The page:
Many homeowners refinance to tap into their home equity and access cash. Another option is to put money in when refinancing. If you can afford it, doing so may help you save thousands of dollars in the long run.
How Can a Cash-in Refinance Save You Money?
With a cash-in refinance, you will pay a lump sum at closing to reduce your mortgage balance. Your loan-to-value (LTV) ratio is calculated by dividing your outstanding mortgage balance by your home’s current value. Lenders generally require an LTV ratio of 80% or less to refinance and get a lower interest rate. Reducing your LTV ratio may allow you to reduce your interest rate and save thousands of dollars over the remaining term of the mortgage.
If you put down less than 20% when you bought your house, you were probably required to purchase private mortgage insurance. If you refinance and apply a lump sum to your loan balance, you may be able to get above the 20% threshold, eliminate PMI and save thousands.
If you currently owe more on your house than it’s worth, a lender may not be willing to refinance your mortgage at all. If you pay a lump sum and eliminate negative equity, you may be able to refinance and lower your monthly payments going forward.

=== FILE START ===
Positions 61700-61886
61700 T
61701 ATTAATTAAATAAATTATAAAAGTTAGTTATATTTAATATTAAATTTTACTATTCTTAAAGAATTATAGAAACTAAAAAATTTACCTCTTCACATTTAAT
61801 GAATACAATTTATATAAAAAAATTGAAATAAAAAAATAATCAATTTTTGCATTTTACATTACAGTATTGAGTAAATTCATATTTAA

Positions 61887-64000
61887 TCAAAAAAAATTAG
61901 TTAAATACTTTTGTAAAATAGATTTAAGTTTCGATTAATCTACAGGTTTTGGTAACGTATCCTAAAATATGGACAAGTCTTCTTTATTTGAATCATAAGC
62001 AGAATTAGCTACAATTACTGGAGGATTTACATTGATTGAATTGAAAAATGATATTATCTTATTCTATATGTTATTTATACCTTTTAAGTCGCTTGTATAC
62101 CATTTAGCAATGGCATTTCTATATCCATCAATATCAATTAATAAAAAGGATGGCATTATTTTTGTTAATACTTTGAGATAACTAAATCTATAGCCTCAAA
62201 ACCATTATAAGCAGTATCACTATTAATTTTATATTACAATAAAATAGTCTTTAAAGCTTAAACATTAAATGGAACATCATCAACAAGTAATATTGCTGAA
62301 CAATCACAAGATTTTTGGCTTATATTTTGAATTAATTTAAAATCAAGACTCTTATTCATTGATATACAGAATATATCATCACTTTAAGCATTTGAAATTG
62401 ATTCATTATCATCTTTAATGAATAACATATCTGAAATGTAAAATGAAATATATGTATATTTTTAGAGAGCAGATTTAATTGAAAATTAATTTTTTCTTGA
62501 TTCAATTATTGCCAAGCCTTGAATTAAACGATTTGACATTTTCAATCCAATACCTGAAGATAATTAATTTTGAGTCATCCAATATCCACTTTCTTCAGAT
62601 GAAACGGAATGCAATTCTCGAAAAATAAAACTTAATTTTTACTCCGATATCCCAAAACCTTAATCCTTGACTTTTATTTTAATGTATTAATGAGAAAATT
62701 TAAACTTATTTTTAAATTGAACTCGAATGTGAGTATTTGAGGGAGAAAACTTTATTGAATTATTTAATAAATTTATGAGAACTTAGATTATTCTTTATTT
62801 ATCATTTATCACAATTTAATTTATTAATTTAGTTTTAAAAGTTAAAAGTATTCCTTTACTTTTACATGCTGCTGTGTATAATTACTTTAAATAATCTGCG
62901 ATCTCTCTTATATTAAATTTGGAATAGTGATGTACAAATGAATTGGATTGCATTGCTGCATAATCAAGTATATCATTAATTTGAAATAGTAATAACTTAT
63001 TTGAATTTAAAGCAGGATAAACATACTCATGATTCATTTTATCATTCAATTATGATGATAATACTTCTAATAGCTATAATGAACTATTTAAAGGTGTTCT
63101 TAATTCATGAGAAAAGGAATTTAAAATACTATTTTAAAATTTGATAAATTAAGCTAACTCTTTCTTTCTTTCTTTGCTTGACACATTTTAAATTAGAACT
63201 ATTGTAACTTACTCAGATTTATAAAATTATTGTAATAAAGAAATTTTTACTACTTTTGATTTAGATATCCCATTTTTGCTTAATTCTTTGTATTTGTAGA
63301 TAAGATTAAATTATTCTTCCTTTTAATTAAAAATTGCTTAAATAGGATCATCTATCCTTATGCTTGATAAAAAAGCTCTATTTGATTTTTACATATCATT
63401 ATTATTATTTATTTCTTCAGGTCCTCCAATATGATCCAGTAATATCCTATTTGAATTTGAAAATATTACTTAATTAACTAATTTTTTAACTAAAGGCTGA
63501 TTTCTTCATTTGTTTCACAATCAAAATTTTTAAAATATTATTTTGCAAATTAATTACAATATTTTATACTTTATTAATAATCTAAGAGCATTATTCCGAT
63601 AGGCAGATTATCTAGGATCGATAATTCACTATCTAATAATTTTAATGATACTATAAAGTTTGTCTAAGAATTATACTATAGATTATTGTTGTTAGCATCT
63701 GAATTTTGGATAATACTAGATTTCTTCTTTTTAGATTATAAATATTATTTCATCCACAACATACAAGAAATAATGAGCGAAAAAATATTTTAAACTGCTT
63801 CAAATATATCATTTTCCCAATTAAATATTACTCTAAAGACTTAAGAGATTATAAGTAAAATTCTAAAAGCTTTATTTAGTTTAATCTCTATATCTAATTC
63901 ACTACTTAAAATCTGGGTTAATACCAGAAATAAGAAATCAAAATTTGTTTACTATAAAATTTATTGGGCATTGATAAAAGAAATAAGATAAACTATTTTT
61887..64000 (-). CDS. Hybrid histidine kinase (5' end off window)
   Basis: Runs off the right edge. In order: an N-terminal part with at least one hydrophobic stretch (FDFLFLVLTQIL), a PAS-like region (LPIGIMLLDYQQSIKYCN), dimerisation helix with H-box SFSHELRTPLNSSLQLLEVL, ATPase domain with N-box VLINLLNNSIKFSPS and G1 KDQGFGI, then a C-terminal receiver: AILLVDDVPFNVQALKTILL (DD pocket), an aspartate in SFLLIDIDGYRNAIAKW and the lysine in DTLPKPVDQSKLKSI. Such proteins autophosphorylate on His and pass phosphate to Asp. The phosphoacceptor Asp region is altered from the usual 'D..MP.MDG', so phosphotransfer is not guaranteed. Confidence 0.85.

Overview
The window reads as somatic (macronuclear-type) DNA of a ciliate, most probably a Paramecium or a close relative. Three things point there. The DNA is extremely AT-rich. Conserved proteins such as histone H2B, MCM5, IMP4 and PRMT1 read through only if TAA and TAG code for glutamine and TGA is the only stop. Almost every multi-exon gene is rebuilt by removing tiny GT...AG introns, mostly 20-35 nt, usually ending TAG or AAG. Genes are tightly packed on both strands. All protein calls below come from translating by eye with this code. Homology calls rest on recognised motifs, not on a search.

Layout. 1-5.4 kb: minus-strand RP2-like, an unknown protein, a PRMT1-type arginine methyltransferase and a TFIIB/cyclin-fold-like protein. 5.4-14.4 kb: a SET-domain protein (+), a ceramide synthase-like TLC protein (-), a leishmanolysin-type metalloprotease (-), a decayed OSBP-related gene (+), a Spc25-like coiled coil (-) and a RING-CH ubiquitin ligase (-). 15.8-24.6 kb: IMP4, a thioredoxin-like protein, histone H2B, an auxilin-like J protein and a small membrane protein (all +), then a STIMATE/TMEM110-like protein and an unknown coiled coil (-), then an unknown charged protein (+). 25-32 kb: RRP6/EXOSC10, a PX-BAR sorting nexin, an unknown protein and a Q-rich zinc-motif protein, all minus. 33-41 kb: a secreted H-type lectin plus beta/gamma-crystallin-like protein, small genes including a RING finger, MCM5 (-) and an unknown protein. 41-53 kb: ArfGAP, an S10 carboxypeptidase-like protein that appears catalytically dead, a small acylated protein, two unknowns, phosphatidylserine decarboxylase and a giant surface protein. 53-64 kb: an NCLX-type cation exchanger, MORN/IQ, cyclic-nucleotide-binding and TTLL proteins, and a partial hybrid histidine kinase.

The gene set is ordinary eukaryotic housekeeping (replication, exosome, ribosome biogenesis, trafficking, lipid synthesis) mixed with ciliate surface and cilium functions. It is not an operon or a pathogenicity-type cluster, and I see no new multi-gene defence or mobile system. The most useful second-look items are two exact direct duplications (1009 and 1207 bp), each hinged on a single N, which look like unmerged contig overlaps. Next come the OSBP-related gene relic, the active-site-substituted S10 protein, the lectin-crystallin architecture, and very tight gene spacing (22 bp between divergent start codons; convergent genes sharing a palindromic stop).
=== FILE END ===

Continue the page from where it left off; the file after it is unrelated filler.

Is a Cash-in Refinance Right for You?
If you choose a cash-in refinance, you may have to pay tens of thousands of dollars. To figure out your breakeven point, divide the amount you would have to pay at closing by the amount you would save in interest charges each year. That will tell you how long it would take you to reach a point where the amount of money saved would equal the amount paid to refinance.
If you plan to stay in your home for more time than that, you may decide that the long-term benefits would be worth it. If, on the other hand, you think you might move before reaching the breakeven point, think twice about a cash-in refinance.
Figure out if paying down your mortgage balance and lowering your interest charges would be the best way to spend your money. Think about other expenses that may come up in the next few years. If your house will require major repairs, a car will need to be replaced, or you will have to cover some other major expense, forking over a large sum for a cash-in refinance could make it harder to cover those costs.
Consider how a cash-in refinance could affect your ability to meet your other long-term goals. You could save money on interest, but investing funds in a retirement account or saving for another goal might be a better option, especially if you aren’t sure how long you will live in your house, you haven’t saved much for retirement or you want to have easy access to funds.